Proven fact: Water will make your rabbit appear at least half their original size.
Concord, Mass. Becomes One of the First Communities to Ban Single-Use Plastic Water Bottles -
Light a candle.
Today at hundreds of candlelight vigils, working families will make clear we need to protect Medicare, Medicaid, and Social Security benefits, and we won’t sacrifice our security so the richest 2% can get more tax breaks. Join the virtual vigil online to make your voice heard.
The prospect of cutting Medicare benefits in a “fiscal cliff” deal has prompted an outcry from concerned liberals. But whether or not legislators actually end up raising the Medicare age or paring back Social Security payments, domestic benefits and services—ranging from veterans’ health care and low-income housing to Head Start programs—are going to get squeezed over the next 10 years.
Last year’s debt-ceiling agreement included $1.5 trillion in cuts to discretionary programs through 10-year spending caps that are already in effect. According to a new analysis by the Center on Budget and Policy Priorities, the domestic programs subject to the spending caps will face a $615 billion shortfall if they keep their benefits and services at 2012 levels. If such, they’ll be forced to scale back unless Congress decides otherwise—and right now, the Republicans want even less money spent on these domestic programs, not more…
It’s a good reminder of the trade-offs that we have already made in the name of deficit reduction, which have received little attention amid the hand-wringing over the fiscal cliff. And, as [The Center on Budget and Policy Priorities’s Richard] Kogan points out, these domestic programs still remain vulnerable to further cutting. — The deep, real spending cuts we’ve already passed—and that no one talks about (via diadoumenos)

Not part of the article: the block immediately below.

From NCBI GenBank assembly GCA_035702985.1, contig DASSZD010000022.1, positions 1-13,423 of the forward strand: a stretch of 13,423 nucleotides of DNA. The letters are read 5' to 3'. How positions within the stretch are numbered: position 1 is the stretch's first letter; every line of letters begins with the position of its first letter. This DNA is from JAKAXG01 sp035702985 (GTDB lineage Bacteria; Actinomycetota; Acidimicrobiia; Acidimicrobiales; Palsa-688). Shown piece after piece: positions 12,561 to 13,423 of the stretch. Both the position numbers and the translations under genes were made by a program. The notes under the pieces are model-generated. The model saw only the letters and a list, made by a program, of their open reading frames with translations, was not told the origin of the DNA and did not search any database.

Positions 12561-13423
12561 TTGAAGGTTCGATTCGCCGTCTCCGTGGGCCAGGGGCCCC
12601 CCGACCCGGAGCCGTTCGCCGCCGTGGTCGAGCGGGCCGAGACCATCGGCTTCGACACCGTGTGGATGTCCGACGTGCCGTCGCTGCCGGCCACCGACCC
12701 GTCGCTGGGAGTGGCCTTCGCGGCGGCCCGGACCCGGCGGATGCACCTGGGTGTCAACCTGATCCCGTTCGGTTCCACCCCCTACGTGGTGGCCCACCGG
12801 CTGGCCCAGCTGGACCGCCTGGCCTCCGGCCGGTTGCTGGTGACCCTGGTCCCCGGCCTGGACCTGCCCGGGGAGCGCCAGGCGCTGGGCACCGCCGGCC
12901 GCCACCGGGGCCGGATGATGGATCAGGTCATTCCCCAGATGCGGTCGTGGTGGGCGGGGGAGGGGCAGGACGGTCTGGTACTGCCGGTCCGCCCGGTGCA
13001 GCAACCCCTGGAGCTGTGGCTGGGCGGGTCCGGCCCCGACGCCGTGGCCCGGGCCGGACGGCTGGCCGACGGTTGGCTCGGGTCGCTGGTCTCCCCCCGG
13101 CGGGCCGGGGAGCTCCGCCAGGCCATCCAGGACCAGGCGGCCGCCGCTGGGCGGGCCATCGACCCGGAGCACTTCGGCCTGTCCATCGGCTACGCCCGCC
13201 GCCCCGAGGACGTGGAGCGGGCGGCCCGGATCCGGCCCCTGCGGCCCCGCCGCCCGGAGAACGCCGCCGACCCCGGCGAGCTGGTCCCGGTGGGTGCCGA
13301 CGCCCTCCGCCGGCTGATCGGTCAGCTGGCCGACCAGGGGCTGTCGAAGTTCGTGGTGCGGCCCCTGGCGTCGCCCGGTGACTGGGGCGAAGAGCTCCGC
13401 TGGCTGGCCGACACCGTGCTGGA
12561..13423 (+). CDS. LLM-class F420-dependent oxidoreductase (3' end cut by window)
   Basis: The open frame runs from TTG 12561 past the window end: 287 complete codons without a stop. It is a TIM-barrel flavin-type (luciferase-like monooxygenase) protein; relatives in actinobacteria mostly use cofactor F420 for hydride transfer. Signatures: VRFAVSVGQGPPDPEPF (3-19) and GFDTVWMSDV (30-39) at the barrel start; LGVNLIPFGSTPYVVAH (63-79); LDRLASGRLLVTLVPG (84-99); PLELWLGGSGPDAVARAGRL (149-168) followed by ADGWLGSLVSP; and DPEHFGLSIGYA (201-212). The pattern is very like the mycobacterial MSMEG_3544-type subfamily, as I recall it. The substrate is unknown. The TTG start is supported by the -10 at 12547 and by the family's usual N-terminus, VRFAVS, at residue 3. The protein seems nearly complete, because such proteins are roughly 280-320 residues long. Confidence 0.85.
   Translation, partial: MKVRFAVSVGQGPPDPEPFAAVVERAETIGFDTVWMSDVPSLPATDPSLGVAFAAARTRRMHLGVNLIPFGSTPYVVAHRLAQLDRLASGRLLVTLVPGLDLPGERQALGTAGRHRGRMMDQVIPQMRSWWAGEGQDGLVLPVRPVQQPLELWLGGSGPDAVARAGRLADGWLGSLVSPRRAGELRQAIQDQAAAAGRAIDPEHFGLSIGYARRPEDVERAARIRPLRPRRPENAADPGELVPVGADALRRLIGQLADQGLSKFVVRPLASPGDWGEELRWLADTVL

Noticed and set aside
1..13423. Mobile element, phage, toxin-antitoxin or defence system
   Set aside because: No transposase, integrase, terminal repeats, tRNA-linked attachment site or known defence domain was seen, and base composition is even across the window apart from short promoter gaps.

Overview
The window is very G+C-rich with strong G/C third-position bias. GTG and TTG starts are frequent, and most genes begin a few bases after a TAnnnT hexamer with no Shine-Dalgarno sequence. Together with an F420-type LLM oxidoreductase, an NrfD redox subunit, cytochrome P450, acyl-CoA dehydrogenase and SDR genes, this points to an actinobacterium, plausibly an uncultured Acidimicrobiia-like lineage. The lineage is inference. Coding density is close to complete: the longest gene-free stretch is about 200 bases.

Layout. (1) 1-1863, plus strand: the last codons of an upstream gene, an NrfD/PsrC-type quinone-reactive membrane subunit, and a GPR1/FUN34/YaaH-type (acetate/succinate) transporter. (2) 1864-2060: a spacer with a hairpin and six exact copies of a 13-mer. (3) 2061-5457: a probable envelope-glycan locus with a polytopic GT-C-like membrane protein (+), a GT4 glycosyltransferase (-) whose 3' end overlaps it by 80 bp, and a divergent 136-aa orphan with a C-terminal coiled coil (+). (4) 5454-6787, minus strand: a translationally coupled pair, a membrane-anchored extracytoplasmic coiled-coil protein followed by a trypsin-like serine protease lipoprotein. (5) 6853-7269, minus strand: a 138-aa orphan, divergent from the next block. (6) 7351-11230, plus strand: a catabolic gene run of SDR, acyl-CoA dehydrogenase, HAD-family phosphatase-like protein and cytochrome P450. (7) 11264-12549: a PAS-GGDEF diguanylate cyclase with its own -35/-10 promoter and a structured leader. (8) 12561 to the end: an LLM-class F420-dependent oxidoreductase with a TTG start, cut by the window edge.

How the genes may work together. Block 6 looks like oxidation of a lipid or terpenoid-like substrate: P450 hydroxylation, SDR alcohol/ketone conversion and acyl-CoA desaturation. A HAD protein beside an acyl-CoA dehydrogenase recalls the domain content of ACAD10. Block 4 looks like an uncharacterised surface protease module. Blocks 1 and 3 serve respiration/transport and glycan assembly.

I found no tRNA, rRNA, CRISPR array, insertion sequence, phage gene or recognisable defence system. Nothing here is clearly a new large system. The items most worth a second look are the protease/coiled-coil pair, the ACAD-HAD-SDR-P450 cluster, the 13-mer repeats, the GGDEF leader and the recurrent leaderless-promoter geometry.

U.S. selling its remaining stake in AIG
The U.S. Treasury said it is selling the rest of its stake in American International Group Inc., in effect closing the books on one of the biggest and most reviled bailouts of the financial crisis that engulfed the world four years ago.
The sale of the Treasury Department’s remaining 234 million shares in an offering announced Monday would wipe out the government’s 15.9% stake and pad the $15.1-billion profit it has made already from the giant New York insurer.
The Treasury Department still would hold an undisclosed number of warrants in AIG, but taxpayers no longer would own a piece of [AIG].
Taking the piss out of stem cell squabblers
Human neural stem cells hold great promise for research and therapy in neural disease. We describe the generation of integration-free and expandable human neural progenitor cells (NPCs). We combined an episomal system to deliver reprogramming factors with a chemically defined culture medium to reprogram epithelial-like cells from human urine into NPCs (hUiNPCs). These transgene-free hUiNPCs can self-renew and can differentiate into multiple functional neuronal subtypes and glial cells in vitro. Although functional in vivo analysis is still needed, we report that the cells survive and differentiate upon transplant into newborn rat brain. [via Article, IMG]